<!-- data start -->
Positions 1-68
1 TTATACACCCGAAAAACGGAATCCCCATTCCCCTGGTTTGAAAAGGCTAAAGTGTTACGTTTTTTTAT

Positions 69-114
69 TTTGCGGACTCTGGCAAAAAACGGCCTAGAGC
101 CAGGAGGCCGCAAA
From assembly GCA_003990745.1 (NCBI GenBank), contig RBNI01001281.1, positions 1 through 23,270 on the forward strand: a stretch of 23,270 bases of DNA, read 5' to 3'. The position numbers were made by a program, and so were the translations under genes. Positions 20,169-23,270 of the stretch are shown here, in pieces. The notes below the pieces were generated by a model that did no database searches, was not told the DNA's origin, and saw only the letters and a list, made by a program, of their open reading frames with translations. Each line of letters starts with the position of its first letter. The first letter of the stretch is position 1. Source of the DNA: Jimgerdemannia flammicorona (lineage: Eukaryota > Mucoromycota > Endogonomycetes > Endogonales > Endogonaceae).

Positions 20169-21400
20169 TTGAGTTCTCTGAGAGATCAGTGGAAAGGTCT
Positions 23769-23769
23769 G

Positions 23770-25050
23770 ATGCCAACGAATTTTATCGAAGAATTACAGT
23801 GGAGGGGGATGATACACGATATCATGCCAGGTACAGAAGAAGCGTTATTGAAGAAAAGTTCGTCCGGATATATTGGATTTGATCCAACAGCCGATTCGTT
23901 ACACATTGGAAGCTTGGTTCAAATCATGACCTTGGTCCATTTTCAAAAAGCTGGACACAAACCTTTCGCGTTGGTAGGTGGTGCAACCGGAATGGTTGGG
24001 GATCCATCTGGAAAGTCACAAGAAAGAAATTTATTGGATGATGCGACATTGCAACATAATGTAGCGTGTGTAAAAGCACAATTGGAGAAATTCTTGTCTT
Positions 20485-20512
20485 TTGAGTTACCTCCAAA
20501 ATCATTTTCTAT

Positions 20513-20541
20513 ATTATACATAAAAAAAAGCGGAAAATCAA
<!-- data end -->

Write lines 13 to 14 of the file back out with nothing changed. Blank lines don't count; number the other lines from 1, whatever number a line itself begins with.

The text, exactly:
23801 GGAGGGGGATGATACACGATATCATGCCAGGTACAGAAGAAGCGTTATTGAAGAAAAGTTCGTCCGGATATATTGGATTTGATCCAACAGCCGATTCGTT
23901 ACACATTGGAAGCTTGGTTCAAATCATGACCTTGGTCCATTTTCAAAAAGCTGGACACAAACCTTTCGCGTTGGTAGGTGGTGCAACCGGAATGGTTGGG